The Dirty Dozen

The Dirty Dozen are the 12 fruits and vegetables most heavily sprayed with pesticides – they contain 47 to 67 pesticides per serving – and the ones you should always buy organic. These foods are most susceptible because they have soft skin that tends to absorb more pesticides.  They are, starting with the worst first:

  • Apples
  • Peaches
  • Nectarines
  • Grapes
  • Celery
  • Spinach
  • Sweet bell peppers
  • Cucumbers
  • Cherry Tomatoes
  • Snap Peas…

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Happy Spring – Building a Garden

 

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Cherohala Parkway – A frost in March that lingered

Living here in the Smoky Mountains during the winter made for some easy living. If it snowed, the sun shone the next day. If the temperatures dipped one day, we were in shorts the next. It’s been a lovely winter in our new home.

 

But now spring gradually spreads itself over us, and Robert has turned all of his attention to building a garden in the front yard of our mountain home. The first day we saw this cabin in May 2015, he jumped out of the realtors vehicle with his phone in hand with the compass app ready to go. He declared the side of the driveway (of course, on a hillside) to be perfect for a garden site as it faced south and receives the best of the summer sun.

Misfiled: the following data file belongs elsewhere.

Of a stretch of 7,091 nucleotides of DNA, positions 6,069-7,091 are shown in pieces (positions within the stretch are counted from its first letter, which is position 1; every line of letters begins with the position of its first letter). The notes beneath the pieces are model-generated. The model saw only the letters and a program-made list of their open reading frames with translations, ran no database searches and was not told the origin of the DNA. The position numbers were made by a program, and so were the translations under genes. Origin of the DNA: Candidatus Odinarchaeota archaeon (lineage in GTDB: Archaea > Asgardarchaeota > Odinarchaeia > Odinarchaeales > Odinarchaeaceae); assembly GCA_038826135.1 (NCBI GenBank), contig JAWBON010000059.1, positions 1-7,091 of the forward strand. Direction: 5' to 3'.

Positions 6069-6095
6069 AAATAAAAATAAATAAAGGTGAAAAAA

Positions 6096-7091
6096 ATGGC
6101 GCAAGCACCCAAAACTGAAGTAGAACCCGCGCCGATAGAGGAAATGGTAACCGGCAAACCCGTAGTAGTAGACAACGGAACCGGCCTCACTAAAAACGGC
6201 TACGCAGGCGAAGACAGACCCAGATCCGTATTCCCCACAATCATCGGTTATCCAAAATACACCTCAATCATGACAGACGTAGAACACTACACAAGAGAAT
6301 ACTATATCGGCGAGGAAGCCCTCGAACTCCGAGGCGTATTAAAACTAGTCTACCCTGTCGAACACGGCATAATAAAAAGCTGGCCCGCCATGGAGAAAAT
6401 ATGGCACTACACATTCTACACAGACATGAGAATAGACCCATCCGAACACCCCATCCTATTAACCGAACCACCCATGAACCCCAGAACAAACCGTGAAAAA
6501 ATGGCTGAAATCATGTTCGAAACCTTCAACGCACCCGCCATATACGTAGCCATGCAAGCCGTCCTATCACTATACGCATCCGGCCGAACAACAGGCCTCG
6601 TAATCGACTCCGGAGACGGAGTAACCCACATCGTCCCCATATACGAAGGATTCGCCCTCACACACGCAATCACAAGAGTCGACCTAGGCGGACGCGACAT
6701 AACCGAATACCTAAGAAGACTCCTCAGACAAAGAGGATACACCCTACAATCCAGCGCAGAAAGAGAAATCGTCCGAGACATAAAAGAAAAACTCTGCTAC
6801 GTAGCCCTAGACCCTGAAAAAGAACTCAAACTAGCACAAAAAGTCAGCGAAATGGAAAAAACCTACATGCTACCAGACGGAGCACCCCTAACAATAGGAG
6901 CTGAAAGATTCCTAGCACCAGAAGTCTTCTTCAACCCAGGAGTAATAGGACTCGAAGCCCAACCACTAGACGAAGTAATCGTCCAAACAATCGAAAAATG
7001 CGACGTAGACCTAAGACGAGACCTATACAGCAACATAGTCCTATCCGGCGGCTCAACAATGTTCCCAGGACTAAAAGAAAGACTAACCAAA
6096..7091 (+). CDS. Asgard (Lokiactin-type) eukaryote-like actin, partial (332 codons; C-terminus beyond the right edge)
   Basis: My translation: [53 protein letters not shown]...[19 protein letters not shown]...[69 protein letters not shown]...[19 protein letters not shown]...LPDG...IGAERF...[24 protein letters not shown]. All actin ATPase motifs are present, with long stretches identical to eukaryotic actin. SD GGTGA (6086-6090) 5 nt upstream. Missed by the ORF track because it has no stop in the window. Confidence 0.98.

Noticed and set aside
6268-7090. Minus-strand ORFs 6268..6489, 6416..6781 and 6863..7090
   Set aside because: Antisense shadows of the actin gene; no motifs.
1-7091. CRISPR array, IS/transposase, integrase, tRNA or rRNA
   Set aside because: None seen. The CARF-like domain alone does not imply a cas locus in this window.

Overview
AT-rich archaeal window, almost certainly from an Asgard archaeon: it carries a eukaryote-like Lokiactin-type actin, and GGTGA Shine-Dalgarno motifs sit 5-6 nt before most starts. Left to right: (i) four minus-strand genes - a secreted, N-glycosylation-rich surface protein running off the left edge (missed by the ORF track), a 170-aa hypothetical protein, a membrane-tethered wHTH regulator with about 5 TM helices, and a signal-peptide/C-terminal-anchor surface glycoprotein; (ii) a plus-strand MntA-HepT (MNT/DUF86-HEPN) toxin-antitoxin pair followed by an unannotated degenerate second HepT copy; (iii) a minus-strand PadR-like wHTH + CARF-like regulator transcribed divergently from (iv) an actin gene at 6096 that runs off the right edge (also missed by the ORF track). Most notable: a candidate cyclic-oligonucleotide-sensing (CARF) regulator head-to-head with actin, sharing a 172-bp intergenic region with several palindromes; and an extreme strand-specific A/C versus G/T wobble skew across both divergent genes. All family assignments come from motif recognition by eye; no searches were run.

DSC03586Onion seedlings ready to go in the ground. As usual,  he began his seeds several months ago, and now the onion plants are yearning to go into the ground. So are the other plants. Over the past two weeks, along with the help of some great folks, he’s been working every day to build beds and create a soil able to sustain vegetables during the growing season. It’s not cheap to build a garden from scratch in soil that is mostly clay, but it’s a one-time expense that will pay for itself within a few years of healthy harvesting of vegetables.The chosen spot for the garden before the heavy equipment arrived contained tree stumps we attempted to burn out to no avail. Let the excavation begin!